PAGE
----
Angela Merkel’s long goodbye as Germany’s chancellor finally draws to a close this weekend as votes in the federal election are tallied – at least in theory. If the latest opinion polls are to be believed, there will be no clear winner. No party is expected to command an overall Bundestag majority. Coalition talks on forming a new government could take months. In the meantime, in practice, Merkel remains in charge.
The uncertainty over who will replace her is a big change from the often predictable politics of the past 16 years. But it would not do to get overexcited. Neither Olaf Scholz, who leads the Social Democrats (SPD), the biggest centre-left party, nor Armin Laschet, Merkel’s conservative choice as her Christian Democratic Union (CDU) successor, offers radically different agendas. Both men stress continuity while promoting modest, incremental change.
This is a problem. The campaign highlighted pressing issues that were ignored during the Merkel era. One is pension reform for an ageing population. Another is inadequate public investment in healthcare, utilities, housing and broadband. Recent floods in western Germany revealed a lack of structural resilience. Critics say Merkel has done far too little to address climate change.
Would a hypothetical Scholz-led ruling coalition including the Greens and the pro-business Liberals (FDP) have sufficient clout and unity of purpose to tackle such challenges? Would a similar combination of parties led by Laschet? It’s possible the Greens leader, Annalena Baerbock, could yet emerge on top, but her ability to effect real change is also circumscribed by her need for allies.
The risk for German democracy amid all this horse-trading is that a resulting weak, compromise coalition may disappoint and alienate and push frustrated voters towards the extremes represented by the far-left Die Linke and the far-right AfD. Neither party is expected to do particularly well this time. But that may change if a post-Merkel government serves up more of the same.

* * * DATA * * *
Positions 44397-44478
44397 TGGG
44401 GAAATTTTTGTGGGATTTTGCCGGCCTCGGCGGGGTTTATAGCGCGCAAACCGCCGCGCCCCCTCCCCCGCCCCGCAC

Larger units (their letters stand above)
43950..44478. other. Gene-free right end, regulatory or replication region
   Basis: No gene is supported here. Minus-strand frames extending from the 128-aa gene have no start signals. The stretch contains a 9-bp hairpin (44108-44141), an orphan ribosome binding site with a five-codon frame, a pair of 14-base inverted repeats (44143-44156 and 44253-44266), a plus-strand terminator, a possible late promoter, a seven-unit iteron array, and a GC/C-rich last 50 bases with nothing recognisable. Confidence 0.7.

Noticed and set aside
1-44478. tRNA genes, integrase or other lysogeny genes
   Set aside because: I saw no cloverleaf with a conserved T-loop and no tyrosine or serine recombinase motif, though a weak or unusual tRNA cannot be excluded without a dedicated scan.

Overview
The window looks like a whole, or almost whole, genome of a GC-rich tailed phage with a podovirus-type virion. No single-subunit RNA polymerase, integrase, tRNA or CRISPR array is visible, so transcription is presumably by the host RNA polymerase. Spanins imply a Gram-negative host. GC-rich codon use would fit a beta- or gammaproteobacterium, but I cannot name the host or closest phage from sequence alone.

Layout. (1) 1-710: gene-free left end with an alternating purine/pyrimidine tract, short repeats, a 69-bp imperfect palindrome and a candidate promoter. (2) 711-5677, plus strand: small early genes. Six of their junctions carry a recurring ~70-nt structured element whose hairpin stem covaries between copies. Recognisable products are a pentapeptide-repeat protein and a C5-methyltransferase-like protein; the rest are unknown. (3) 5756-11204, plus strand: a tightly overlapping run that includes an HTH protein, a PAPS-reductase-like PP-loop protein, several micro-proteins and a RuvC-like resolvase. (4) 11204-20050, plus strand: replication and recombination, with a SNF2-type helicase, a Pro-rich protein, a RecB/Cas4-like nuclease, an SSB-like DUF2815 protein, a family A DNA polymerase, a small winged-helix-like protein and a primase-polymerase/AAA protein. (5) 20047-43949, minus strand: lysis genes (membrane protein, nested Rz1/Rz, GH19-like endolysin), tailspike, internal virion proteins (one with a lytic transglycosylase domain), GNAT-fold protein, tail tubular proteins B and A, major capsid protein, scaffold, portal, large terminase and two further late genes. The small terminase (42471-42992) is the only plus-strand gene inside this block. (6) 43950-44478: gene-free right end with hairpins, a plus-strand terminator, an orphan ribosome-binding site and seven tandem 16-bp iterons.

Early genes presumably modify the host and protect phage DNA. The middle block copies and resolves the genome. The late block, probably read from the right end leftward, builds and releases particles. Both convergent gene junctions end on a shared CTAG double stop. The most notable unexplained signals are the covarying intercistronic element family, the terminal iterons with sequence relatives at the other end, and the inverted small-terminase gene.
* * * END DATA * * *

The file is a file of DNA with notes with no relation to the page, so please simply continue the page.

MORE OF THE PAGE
That would be bad news for Germany but also for Europe and Britain, which both need a strong, confident partner in Berlin. Merkel, a consummate consensus-builder, helped hold the EU together during successive financial, migrant and pandemic crises. On the other hand, she famously lacked strategic vision. She far preferred cutting energy and trade deals with Russia and China to confronting the authoritarian threat they pose.
Both Scholz and Laschet advocate closer integration with the EU. Both support the creation, in parallel to Nato, of a European army and defensive union. Unlike anti-American pacifists to her left, Baerbock also backs Nato, urges a tougher line towards Beijing and Moscow and wants a “values-driven foreign policy”. She says the EU must be “self-reliant” as the US alliance grows less predictable.
Yet it’s unclear whether any of these chancellor candidates will throw their weight fully behind President Emmanuel Macron’s ideas about EU “strategic autonomy” or how far they might go towards fiscal and economic union, ideas Merkel always kept at arm’s length. In Scholz’s case, there are potential tensions, too, with Ursula von der Leyen, the German EU commission president and longtime Merkel crony.
In the absence of a strong lead from Berlin, Macron may try to expand his influence over the EU’s future direction. But a difficult re-election battle in April will distract and could even defeat him. The greater danger is paralysis within the EU, matching that in Germany, over the big geopolitical, climate, trade, energy and technology challenges it faces – and a rising risk of internal fragmentation.
All this could negatively affect Britain, which will rely on German goodwill and common sense if it is ever to forge a rational post-Brexit political and security relationship with Brussels and resolve disputes over trade, Northern Ireland and cross-Channel migrants. Merkel provided both. Her successor, whoever that is, may not do so.